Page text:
The Prayer of Protection: The Caim

The Caim is a prayer done in a sacred circle at the altar, made with the intention of protecting the bride and groom at the time of marriage. Caims have...

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The Celtic Tradition of The Wedding Bell

The bell has been used since at least medieval times in marking the joining of couples in holy matrimony. They were believed to dispelling negative influences within a space. The sound a bell makes can cut across the flow of energy in a space and create a harmonizing effect. 

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The Celtic Tradition of Throwing Rice At A Wedding

The Celtic wedding tradition of throwing rice on the newlyweds is extremely old and predates Christianity. The Celts were not only warriors, but also agriculturalists. Celts were farming various forms of wheat, barleycorn, and even oats, rye and millet which seem to have been introduced during the Iron Age. All of these may have been used as blessing foods for such ceremonial...

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The Tradition Of Handfasting

These days, contemporary Celts, neo-pagans and others interested in alternative marriage ceremonies have adopted the tradition of handfasting, which involves binding the hands of the couple with ribbon or cord in a public to symbolize marriage vows.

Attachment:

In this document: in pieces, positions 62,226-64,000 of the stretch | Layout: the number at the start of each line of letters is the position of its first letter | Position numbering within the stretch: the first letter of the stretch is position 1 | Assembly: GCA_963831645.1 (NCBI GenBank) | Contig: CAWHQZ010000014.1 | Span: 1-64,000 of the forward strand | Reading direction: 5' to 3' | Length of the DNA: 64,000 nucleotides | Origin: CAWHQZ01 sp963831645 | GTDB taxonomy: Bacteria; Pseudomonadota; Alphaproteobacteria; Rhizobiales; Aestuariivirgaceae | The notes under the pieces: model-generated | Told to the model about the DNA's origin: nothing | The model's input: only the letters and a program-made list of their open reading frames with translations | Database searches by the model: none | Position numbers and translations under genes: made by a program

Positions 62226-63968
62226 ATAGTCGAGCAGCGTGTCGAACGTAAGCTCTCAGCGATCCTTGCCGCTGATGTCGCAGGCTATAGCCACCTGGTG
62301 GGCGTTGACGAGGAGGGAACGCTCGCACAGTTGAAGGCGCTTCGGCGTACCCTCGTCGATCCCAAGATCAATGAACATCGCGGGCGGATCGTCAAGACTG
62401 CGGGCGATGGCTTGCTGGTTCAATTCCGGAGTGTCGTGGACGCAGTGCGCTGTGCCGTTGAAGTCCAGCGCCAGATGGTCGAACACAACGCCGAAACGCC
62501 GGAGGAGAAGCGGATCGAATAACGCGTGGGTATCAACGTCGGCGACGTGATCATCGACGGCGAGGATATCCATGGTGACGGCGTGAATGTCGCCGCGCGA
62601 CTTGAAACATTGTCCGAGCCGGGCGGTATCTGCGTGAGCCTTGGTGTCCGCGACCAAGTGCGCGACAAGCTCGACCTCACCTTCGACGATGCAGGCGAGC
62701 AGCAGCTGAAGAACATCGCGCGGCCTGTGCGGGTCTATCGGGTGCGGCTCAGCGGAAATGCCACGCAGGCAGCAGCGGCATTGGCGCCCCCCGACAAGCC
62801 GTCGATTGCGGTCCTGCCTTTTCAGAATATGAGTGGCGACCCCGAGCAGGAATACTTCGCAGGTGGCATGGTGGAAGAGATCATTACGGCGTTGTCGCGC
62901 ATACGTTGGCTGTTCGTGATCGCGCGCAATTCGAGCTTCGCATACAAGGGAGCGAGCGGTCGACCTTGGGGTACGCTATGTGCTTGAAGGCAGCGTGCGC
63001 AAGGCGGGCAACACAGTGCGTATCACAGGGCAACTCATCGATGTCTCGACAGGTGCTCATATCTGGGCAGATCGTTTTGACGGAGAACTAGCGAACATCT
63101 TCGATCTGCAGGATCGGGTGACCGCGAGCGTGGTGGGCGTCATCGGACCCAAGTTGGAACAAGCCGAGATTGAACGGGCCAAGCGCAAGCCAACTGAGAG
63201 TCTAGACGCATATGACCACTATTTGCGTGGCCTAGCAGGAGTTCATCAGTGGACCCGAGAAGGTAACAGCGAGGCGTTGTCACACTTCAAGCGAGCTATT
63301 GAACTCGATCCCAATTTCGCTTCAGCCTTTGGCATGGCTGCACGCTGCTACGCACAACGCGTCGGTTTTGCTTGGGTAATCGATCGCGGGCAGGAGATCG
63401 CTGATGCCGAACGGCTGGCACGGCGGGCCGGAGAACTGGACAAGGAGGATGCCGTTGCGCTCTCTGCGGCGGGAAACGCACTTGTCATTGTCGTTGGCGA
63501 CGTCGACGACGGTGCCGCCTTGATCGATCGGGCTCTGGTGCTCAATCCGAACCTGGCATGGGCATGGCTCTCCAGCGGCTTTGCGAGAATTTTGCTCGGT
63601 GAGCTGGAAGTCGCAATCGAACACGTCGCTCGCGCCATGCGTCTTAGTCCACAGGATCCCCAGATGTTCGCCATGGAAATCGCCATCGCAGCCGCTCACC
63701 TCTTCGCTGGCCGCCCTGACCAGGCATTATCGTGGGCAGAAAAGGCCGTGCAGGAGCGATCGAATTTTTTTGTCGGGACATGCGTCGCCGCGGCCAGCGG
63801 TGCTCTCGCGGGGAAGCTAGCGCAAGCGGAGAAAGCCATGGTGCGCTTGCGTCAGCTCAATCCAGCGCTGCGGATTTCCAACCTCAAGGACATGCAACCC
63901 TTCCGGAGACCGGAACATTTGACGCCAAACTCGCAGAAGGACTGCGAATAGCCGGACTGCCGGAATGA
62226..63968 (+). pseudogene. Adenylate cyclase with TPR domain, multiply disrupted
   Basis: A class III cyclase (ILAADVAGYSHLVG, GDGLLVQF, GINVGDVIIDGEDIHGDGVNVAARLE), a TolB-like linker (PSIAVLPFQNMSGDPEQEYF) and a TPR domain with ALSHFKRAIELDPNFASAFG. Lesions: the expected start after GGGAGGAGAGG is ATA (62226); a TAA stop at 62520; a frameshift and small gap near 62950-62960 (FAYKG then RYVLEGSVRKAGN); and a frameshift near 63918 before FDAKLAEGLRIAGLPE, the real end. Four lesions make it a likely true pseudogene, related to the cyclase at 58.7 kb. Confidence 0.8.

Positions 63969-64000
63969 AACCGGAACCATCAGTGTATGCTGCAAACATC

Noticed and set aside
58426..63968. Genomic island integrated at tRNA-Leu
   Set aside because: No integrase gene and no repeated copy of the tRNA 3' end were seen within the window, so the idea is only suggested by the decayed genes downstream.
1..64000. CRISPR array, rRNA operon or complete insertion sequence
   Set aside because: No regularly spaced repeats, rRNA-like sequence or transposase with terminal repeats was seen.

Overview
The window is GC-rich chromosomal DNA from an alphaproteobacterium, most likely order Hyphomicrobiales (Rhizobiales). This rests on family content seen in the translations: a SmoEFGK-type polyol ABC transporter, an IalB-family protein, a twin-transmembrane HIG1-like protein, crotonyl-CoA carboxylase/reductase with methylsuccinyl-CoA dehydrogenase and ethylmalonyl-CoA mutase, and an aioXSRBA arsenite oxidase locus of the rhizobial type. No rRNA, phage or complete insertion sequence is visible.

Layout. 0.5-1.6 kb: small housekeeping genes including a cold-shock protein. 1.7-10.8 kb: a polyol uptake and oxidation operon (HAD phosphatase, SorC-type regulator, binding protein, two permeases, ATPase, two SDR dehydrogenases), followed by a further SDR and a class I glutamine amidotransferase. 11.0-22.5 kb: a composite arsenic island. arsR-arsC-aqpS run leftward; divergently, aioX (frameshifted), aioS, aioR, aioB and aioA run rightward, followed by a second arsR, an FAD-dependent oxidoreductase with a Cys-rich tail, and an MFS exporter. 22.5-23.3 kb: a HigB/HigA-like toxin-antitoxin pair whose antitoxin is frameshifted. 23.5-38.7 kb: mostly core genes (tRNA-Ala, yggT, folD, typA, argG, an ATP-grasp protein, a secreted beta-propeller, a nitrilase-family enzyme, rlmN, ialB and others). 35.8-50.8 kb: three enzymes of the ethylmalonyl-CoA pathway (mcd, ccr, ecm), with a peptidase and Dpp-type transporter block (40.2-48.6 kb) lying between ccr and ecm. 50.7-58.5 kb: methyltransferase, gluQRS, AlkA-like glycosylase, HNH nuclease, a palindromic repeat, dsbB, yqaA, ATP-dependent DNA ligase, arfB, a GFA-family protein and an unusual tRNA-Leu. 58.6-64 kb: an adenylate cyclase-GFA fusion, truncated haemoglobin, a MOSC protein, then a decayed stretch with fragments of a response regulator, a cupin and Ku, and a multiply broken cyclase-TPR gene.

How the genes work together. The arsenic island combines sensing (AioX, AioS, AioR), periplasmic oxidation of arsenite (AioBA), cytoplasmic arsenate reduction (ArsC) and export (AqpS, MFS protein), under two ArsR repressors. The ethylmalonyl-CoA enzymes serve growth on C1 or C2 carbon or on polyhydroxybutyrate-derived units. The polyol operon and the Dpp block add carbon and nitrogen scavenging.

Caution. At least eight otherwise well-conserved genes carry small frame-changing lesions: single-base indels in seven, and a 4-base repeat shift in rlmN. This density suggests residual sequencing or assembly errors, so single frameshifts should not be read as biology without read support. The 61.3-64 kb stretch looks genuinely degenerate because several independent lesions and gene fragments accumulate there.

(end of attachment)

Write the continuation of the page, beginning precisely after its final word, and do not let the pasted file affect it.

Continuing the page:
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Jumping The Broom

The ritual itself is very simple. Yet it’s significance and meaning run very deep. After the priest marries the couple, the bride and groom jump over a broom. It would be more accurate to say “jumping the besom,” the besom being a type of broom that is made with twigs tied together against a strong pole. 

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Celtic Wedding Music And Dance

Whether the location is in a church or some more natural setting, nothing strikes the right note in a Celtic wedding like having a piper pipe before the bride as she walks to the place where she will be wed. The tradition dates back hundreds of year. Clan chiefs used to and some still do have their own designated pipers to lead...

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The Wedding Coin

In this old tradition, which originally seems to have its influences from both Romanization and possibly Brehon Law, the Groom presents his wife with a solid silver or gold coin as a token of their coming together. The gift is to show his willingness to provide for her, protect her and care for her. 

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